Power sources for flexible, stretchable electronics

December 19, 2012

A fully stretchable supercapacitor composed of carbon nanotube macrofilms, a polyurethane membrane separator, and organic electrolytes (credit: Xin Li et al./University of Delaware)

Stretchable electronics are the future of mobile electronics, leading giants such as IBM, Sony and Nokia to incorporate the technology into their products, says University of Delaware  mechanical engineering professor Bingqing Wei.

Potential stretchable applications include biomedical, wearable, portable and sensory devices, such as cyber skin for robotic devices and implantable electronics.

But rechargeable and stretchable energy storage devices, also known as supercapacitors, are urgently needed to complement advances currently being made in flexible electronics,” he says.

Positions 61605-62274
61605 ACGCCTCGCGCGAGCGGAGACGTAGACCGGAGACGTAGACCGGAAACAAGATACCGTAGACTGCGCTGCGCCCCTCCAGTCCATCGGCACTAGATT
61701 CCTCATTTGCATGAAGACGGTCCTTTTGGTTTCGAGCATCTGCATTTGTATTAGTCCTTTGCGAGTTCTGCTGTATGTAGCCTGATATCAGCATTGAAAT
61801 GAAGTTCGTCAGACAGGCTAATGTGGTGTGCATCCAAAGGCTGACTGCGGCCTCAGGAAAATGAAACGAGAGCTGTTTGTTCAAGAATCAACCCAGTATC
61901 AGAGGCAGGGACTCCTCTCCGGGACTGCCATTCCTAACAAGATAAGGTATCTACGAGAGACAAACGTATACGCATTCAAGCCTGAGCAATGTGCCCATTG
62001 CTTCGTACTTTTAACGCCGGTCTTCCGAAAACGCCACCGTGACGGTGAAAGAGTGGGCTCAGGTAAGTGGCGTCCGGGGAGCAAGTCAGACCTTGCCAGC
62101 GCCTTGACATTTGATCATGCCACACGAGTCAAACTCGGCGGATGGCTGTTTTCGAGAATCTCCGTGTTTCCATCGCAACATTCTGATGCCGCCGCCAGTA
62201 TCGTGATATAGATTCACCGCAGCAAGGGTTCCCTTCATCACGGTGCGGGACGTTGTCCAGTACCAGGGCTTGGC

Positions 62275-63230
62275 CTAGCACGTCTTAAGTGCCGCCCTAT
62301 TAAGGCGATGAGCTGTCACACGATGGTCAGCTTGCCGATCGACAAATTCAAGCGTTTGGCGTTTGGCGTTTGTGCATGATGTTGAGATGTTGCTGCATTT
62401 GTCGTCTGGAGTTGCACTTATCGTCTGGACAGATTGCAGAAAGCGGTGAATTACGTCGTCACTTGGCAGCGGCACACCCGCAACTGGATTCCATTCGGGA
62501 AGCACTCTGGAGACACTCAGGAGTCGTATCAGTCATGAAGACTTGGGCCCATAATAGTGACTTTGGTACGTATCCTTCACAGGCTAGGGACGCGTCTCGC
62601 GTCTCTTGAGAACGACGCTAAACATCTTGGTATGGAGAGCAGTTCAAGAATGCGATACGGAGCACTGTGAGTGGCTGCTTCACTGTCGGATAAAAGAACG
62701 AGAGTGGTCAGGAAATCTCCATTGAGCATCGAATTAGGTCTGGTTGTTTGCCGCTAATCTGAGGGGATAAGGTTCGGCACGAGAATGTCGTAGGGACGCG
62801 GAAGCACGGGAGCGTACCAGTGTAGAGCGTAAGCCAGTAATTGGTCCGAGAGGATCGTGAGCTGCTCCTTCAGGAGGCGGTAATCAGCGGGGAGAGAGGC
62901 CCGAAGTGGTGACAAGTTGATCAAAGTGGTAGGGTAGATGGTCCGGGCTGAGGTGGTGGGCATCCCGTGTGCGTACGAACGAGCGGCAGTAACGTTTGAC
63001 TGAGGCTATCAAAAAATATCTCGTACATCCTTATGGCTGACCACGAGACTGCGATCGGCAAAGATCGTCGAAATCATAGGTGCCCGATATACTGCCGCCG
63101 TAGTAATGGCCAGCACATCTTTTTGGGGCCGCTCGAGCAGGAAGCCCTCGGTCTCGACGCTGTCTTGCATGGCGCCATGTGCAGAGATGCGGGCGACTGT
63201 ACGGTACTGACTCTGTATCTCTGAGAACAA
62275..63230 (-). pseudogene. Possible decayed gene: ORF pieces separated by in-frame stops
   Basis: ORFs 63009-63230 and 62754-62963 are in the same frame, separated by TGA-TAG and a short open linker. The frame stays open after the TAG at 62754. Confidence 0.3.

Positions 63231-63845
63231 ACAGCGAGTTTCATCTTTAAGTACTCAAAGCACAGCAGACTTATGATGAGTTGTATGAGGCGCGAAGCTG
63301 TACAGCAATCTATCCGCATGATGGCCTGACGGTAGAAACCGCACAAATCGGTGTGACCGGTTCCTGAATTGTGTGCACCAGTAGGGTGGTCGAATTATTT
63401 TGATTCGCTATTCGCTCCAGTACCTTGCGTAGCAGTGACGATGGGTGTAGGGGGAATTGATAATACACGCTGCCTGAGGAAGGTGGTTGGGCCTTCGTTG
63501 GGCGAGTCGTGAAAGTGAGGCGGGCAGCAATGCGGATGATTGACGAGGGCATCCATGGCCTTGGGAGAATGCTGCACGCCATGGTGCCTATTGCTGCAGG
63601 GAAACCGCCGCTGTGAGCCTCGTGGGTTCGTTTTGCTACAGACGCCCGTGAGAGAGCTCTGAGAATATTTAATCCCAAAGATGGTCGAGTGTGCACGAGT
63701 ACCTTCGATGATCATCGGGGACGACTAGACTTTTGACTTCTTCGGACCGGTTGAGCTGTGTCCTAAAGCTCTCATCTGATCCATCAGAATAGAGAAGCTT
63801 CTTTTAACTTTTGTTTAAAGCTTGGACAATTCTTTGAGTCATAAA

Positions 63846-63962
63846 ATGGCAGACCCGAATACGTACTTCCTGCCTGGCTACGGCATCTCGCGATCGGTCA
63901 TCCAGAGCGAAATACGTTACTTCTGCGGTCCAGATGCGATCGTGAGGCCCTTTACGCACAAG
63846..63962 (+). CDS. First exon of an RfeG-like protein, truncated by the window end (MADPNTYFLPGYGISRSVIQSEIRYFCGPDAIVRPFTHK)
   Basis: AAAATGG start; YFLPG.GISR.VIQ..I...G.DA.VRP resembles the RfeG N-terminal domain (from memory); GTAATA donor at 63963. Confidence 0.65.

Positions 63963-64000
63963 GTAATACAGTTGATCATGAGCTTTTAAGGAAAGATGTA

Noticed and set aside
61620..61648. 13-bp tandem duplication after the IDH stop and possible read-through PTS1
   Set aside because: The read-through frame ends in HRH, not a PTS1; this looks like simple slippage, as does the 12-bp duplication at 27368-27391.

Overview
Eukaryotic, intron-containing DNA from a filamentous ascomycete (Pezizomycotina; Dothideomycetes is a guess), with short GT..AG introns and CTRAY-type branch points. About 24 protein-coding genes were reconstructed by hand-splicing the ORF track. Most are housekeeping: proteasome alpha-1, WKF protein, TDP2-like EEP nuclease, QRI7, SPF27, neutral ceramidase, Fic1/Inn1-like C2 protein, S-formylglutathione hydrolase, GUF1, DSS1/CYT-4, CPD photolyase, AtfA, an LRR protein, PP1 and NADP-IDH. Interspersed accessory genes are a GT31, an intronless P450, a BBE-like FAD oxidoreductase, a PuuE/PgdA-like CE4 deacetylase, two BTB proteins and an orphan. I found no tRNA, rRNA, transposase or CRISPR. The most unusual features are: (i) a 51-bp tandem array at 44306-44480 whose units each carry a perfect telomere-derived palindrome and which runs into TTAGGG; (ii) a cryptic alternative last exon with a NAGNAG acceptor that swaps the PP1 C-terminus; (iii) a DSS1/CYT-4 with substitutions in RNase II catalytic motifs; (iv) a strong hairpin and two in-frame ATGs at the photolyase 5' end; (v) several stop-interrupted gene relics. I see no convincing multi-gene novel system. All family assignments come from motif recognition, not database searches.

So Wei’s research group at the University is developing scalable, stretchable supercapacitors for this type of application, using carbon nanotube macrofilms, polyurethane membranes, and organic electrolytes.

To test the stretchable supercapacitator’s true performance, the Wei group examined the system’s electrochemical behavior using buckled single-wall nanotube (SWNT) electrodes and an elastomeric separator.

According to Wei, the supercapacitor developed in his lab achieved excellent stability in testing and the results will provide important guidelines for future design and testing of this leading-edge energy storage device.